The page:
Ace the SAT Monster


Yes, that’s the dreaded standardized test that most students bomb—even really smart ones. Colleges not only use it for entrance exams but also scholarships—the higher the score, the bigger the scholarship money. It is even looked at more than a student’s GPA since every school has a different standard for calculating grades. For the homeschooler, it demonstrates their academic prowess and validates their transcript since it is often homemade.

Unfortunately, most students approach this test like a normal test they take at home or school. (memorizing information and regurgitating it back out on a test). But the SAT is a test of logic and critical thinking and the questions are designed to trick the student. Once students learn the hidden recurring patterns that are found on the test, they can learn to find the right answer quickly and not fall for the wrong answer.

Here’s an overview of the test:

Critical Reading


  1. Passage-Based Reading: This section contains three types of passages and three types of questions (Line Citation, Vocabulary Use and Overall Passage). The irony is that this section is not about reading but about knowing where to find the answer to each question type. A student can actually skip 70% of the passage and still get every answer right.
  2. Sentence Completion: This section contains sentences that contain one or two blanks, and the student has to find the perfect word for each blank. Students tend to pick an answer that sounds good but that is usually a wrong answer. Finding correct answers is based on finding the key elements found in the sentence (i.e., Scope Words and Cause and Effect Words).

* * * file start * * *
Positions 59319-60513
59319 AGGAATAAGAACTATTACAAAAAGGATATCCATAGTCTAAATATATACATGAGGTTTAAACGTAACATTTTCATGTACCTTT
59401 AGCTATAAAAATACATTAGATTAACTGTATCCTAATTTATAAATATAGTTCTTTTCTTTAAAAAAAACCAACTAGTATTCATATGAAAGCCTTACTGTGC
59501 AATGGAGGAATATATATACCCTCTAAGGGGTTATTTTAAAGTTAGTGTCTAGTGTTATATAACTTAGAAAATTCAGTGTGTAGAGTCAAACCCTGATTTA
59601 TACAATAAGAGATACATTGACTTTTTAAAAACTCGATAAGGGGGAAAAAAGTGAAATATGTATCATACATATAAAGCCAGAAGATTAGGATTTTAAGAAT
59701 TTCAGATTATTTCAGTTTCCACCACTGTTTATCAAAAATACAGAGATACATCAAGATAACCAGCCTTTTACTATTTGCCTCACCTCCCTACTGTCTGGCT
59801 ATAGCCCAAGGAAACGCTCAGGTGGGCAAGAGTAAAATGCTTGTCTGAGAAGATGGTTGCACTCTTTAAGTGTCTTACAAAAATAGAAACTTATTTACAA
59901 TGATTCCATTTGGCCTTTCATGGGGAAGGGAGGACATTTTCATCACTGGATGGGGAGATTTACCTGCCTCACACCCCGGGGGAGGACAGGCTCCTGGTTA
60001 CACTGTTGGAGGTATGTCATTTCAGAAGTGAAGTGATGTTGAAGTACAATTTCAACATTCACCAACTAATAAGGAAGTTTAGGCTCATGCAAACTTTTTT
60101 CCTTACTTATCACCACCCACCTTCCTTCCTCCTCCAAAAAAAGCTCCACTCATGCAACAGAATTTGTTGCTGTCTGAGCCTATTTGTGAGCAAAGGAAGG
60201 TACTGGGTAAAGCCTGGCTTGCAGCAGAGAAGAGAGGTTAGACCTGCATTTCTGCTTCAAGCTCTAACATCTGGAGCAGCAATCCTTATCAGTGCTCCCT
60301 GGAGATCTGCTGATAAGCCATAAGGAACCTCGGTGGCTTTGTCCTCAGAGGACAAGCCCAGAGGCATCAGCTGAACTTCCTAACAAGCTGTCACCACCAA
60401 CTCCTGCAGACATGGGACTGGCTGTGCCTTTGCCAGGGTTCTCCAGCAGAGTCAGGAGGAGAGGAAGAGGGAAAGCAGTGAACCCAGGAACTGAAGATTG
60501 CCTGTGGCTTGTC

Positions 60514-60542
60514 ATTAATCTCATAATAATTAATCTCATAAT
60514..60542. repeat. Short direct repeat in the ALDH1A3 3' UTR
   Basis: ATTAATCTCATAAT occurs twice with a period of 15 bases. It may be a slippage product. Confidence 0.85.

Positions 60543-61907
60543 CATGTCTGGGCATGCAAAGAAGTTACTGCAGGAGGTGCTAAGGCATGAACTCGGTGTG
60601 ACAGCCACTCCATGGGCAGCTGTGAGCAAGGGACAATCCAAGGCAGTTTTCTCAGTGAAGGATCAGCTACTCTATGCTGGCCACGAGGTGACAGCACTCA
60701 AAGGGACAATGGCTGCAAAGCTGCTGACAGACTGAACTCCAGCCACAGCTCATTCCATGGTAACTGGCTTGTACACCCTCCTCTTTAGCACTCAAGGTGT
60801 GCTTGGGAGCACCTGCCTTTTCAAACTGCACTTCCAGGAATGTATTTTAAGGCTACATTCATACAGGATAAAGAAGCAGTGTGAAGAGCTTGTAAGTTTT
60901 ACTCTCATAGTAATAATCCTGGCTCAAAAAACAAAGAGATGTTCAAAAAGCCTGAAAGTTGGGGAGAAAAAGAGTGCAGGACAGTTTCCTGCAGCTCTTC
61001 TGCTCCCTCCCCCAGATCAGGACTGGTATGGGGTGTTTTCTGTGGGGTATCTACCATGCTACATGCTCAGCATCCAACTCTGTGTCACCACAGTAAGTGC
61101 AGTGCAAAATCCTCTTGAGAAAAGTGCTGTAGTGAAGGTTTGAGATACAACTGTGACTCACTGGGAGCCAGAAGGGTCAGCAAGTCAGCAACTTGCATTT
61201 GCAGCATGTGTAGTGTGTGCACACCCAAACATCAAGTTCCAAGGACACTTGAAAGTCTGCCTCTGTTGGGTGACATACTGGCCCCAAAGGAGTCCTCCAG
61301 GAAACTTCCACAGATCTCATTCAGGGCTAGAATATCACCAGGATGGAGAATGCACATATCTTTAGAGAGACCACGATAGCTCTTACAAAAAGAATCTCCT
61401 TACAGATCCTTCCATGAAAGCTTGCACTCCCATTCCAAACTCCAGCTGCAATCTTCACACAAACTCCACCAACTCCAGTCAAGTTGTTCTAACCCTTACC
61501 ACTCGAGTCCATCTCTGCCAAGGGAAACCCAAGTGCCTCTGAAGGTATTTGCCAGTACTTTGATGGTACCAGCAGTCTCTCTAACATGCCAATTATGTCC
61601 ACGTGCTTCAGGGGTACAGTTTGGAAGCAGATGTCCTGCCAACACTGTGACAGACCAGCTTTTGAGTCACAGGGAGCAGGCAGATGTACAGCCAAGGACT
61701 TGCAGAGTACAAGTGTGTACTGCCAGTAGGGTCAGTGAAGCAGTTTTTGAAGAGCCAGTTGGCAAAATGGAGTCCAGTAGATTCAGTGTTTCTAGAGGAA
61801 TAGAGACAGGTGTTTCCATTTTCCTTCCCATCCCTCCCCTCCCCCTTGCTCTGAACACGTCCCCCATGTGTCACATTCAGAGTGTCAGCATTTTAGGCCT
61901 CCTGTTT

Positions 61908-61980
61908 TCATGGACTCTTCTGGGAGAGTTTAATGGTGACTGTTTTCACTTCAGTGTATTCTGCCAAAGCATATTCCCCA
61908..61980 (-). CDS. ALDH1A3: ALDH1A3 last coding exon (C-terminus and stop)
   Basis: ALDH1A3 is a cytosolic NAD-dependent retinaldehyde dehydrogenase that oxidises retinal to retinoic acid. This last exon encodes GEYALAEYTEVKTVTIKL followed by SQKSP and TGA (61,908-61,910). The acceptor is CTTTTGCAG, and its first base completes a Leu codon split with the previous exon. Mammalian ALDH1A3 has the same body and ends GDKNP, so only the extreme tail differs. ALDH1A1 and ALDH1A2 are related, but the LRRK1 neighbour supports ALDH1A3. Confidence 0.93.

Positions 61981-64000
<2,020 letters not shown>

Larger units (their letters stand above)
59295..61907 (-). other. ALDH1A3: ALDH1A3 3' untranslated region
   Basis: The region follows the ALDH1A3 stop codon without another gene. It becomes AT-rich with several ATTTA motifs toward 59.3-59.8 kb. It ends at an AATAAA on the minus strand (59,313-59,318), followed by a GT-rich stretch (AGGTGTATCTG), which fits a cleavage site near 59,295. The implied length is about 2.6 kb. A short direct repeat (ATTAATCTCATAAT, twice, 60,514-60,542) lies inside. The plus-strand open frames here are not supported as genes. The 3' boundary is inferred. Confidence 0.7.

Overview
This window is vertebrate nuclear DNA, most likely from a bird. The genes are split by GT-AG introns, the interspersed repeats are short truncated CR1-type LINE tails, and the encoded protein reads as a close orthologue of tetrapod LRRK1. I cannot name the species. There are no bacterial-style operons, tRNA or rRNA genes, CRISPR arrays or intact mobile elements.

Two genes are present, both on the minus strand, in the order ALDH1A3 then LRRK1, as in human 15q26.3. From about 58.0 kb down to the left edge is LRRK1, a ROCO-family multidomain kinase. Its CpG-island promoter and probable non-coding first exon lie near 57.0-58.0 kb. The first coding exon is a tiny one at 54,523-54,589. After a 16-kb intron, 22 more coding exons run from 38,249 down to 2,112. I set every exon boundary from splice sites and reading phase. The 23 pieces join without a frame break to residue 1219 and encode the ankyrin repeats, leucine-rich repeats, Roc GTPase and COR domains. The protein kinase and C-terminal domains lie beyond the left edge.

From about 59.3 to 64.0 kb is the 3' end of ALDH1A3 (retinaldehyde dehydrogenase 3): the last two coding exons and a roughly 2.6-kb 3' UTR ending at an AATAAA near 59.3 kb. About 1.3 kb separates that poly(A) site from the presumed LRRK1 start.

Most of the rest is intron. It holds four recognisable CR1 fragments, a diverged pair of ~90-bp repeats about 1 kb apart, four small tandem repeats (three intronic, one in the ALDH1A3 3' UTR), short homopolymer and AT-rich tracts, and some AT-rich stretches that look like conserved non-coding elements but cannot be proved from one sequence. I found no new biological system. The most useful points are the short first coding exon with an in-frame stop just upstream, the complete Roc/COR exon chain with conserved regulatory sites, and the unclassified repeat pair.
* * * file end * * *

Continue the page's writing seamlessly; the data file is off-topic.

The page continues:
1. Multiple Choice: This section contains math problems with five answer choices. The good news is that a student doesn’t have to be a math genius to ace this part. There is no calculus or trigonometry, just basic math such as Algebra, Geometry and arithmetic. It is merely a logic test using math as the medium. They are not testing how smart students are in math but testing their critical thinking skills on a math problem. Every math problem can be solved in 30 seconds or less.
  2. Student Response: This section contains no answers, and often, more than one answer can work. The grid-in box that is used to transfer these answers must be understood. Many students get the answer right but often bubble-in the answers incorrectly.



  1. The Essay: Clearly the most dreaded section of the test (even more than math) because a student must write an essay in 25 minutes, won’t know the topic ahead of time and this section is worth 30% of their writing grade. This puts lots of pressure on the student, but the good news is that it is not hard to write a perfect scoring essay in only 15 minutes—and this will give them 10 minutes to spare. The judges are only looking for a few key ingredients on the paper because they only spend about 30 seconds grading it.
  2. Sentence Error: This section contains a sentence with four underlined parts. If there is a problem with one of those parts, that’s the error. There are only a limited amount of concepts that are used, so when students know what to look for, they can answer these very quickly.
  3. Improving Sentences: This section contains sentences with an underlined part and students have to determine if it is the best restatement for that sentence. There are recurring patterns in this section that occur 50-75% of the time; once students learn this, they can usually eliminate 2-4 wrong answers immediately!
  4. Improving Paragraphs: This section contains a passage with numbered sentences, and students will be asked four question types. Fortunately, this section is simply a combination of two previous sections, so students learn to combine them for the answer.

With college entrance and scholarships all riding on one test, students can become confident test-takers when it comes to the SAT. Preparation and knowledge of the test are the keys to lessening test anxiety and scoring high.

Acing the SAT is not hard or scary—you just have to know how to do it.

Jean Burk is a homeschooling mother and author of College Prep Genius: The No Brainer Way to SAT Success! She has been the featured SAT expert for FOX, CBS, NBC, and The Homeschool Channel. Both her children received full-ride scholarship offers because of their SAT and PSAT scores. Her revolutionary program is taught in schools and homeschool co-ops across the country and helps thousands of students raise their SAT scores as much as 600 points.

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